14 April 2014

Rani Bagh Botanical Garden Tree Trail - Part 1

Rani Bagh Botanical Garden was in my to visit list since many a days. Though I had visited Bhau Dhaji Lad Museum, had missed the Botanical Garden. When I received an e-mail from Sanctuary Asia for a guided nature trail, I didn't want to miss the opportunity.
We joined the Sanctuary Asia team and other attendees of the trail at Botanical Garden by 7:30AM. One of the members of Save Rani Bagh Botanical Garden Foundation introduced us to Rani Bagh and Save Rani Bagh Botanical Garden Foundation.
Rani Bagh: Formerly called Victoria Garden, Rani Bagh was laid out in 1861 The garden houses the Jijamata Udyaan(also known as Byculla Zoo/Mumbai), Dr. Bhau Daji Lad Museum, Gaint staue of Elephant from Elephanta Caves and the Clock Tower. The Fort area, reflects the British rule, every building and monument here is inter related. Its said that the Flora Fountain, was proposed for Rani Bagh, which was later laid at its present location. The statue of King Edward VII(Kala Ghoda), from Kala Ghoda was removed and mounted here in Rani Bagh in 1965.
Rani Bagh is a 53-acre heritage botanical park (over 150 years old) in the heart of the city. Its the city’s largest green open public space and much needed green lung which is home to over 3,213 trees and a total of 853 plant species, providing a verdant habitat for thousands of birds, insects and bats.
Save Rani Bagh Botanical Garden Foundation: Unfortunately, in 2007, the Brihanmumbai Municipal Corporation (BMC) announced its plan of setting up a zoo to international standards at a cost of Rs. 433 crore. Realising that such a huge expense would entail construction activity on an enormous scale and that was no treeless space available in the botanical garden for further construction, a group of friends formed the Save Rani Bagh Botanical Garden Committee and set about gathering information and marshalling public support to oppose the BMC’s plan. Their main focus was to protect for posterity the existing 150-year-old botanical garden in the heart of the city with huge age-old majestic trees. After a five year struggle, the Save Rani Bagh Committee was able to convince the Mumbai Heritage Conservation Committee to reject the BMC’s international zoo proposal. Thereafter, the BMC was ordered to make a smaller plan only for the renovation of existing animal enclosures. In 2012, they founded a Public Charitable Trust - Save Rani Bagh Botanical Garden Foundation - to generate greater awareness about the botanical garden and to strive to enhance its many features.
After the brief introduction to the Botanical Garden, the team was divided into two groups and our group, headed by Katie Bagli started off with the trail. The park has trees from around the world, planted during British rule.
As we entered the zoo, we were asked to collect the fallen crunchy seeds spread over the ground. The seeds of Chilbil/Cork Tree(Botanical name: Millingtonia hortensis L.f, native to Myanmar, Malaya), also gets its name Monkey chips, as they are favourites of monkeys. A thin papery layer holds the seeds with-in and helps in dispersal, as blown away by wind due to its light weight. 
The two gaint Baobab trees(Botanical name: Adansonia digitata L., native to Tropical Africa) on the either side of the entrance path of the park, stood as, huge gaurds welcoming us. The truck of the tree is hollow. Its said, a large, hollow baobab was used  as a prison for convicts in south of Derby, Western Australia, in the 1890s.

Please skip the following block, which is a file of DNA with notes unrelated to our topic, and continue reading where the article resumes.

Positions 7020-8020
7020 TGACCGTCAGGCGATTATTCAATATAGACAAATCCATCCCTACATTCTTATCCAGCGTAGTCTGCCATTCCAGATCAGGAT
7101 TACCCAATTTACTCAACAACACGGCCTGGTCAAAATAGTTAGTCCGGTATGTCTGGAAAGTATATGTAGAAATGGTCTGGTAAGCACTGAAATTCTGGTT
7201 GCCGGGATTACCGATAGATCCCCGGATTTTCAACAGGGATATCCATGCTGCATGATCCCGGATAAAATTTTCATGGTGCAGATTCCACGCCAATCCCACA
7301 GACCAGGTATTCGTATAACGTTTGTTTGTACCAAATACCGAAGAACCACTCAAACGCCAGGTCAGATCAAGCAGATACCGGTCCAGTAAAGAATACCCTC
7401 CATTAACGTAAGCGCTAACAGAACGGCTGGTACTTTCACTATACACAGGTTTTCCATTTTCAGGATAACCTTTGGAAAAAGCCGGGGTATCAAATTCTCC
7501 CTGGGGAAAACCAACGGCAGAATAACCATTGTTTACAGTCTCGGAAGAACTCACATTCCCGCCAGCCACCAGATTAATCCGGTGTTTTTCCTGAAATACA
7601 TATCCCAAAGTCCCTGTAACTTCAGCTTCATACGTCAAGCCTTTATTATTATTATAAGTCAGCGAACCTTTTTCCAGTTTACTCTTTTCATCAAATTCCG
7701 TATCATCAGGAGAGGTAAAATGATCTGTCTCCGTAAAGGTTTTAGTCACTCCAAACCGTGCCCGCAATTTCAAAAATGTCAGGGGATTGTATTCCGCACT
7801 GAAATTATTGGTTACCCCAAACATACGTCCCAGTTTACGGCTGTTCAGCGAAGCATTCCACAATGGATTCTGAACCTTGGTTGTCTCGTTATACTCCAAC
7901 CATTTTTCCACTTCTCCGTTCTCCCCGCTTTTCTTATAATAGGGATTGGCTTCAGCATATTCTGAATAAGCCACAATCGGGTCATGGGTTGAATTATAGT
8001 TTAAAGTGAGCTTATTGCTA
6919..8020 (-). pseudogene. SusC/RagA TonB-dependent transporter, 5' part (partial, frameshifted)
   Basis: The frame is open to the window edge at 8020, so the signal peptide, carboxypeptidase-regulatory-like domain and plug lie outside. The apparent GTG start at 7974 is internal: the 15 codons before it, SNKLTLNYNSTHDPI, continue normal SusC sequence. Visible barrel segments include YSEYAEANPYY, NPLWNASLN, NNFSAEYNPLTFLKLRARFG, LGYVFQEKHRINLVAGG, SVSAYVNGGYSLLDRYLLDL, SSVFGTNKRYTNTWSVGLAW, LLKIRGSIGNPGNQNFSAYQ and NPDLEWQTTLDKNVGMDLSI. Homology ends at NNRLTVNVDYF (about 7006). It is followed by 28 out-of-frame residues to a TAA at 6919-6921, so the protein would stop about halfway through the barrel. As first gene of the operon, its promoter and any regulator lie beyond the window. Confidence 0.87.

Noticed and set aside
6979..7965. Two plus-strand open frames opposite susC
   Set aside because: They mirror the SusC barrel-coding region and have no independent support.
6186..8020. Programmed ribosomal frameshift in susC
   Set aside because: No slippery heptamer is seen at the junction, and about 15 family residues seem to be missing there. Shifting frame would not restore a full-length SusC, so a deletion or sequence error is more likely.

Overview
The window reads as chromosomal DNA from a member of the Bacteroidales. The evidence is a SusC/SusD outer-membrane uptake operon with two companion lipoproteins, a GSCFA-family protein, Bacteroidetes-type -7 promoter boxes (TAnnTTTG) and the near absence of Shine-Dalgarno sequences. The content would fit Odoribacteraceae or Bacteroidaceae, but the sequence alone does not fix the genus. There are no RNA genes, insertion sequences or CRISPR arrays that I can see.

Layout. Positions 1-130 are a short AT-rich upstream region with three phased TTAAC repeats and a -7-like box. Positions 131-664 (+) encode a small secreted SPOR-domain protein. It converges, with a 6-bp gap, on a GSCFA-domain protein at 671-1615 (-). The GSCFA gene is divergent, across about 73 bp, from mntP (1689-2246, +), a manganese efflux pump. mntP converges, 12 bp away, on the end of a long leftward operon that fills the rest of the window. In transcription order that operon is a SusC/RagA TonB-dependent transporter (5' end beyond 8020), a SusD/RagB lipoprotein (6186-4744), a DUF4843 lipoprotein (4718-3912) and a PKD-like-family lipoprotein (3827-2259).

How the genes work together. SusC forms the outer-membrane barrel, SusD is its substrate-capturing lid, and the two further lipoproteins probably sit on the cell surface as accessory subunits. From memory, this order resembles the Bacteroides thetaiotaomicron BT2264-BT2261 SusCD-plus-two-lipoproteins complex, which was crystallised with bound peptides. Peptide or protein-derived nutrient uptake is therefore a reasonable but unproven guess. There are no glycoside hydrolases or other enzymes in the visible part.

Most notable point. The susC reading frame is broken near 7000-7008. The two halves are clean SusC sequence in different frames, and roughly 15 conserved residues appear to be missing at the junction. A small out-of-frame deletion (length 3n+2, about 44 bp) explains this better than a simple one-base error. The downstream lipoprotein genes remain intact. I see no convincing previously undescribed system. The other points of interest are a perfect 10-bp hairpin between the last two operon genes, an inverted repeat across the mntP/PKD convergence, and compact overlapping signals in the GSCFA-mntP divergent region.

Baobab Tree
Baobab Tree
Next was the Guest tree(Botanical name: Kleinhovia hospita, native to Archipelago, Malaya), which produces star shaped flowers. Its also called Jewel Box, because of the bead shaped seed it holds in its shallow chest.
Cajeput(Botanical name: Melaleuca cajuputi Powel, native to Australia), is known for its soft/spongy bark, which easily flakes of the trunk. Its also called paperbark tree or punk tree).
Cajeput Tree
Feeling the spongy texture of Cajeput tree
Tad(Botanical name: Borassus flabellifer, native to India, Srilanka, Myanmar), from the palm family, called as Taati Nungu in Kannada and Tadgola in Marathi, produces a coconut like fruit when cut off reveals three sweet jelly seed sockets.
Tad Tree
Beheda(Botanical name: Terminalia bellerica, native to India) and Hirda(Botanical name: Terminalia chebula, native to India), are the two of the three medicinal plants, which constitute Triphala churna(the third being Amla). These have digestive and anti-inflammatory properties and hence useful in constipation.
Hirda and Beheda Trees
Kailashpati/Connonball Tree(Botanical name: Couroupta guianensis Aubl., native to South America), the fruit resembles cannonball, and the flower resembles snake and grown in Shiva temples, hence the name Kailashpati.
Cannonball Tree

Oil palm(Botanical name: Elaias guineensis Jacq, native to Tropical Africa), its fruit is used to extract oil(palm oil).
Oil Palm Tree
Indian Rubber Tree(Bonatical name: Ficus elastica, native to Assam, Burma): The original rubber tree was native to Brazil and till many years Brazil had the monopoly of producing rubber. British commercialised the cultivation of the Indian rubber to have their supremacy in rubber production.
Indian Rubber Tree
Samudra Phal(Botanical name: Barringtonia asiatica, native to Andaman, Manmar), its grown along the street for decorative and shade purpose in some parts of India. The fruit is extremely water resistant and survive a float upto 15years. So, its said to be dispersed from Andaman to reach coastal India, hence introduced in India.
Samudra Phal

Samudra Phal Flower (Photo credit Wikipedia)
More on this tree trail in the following post.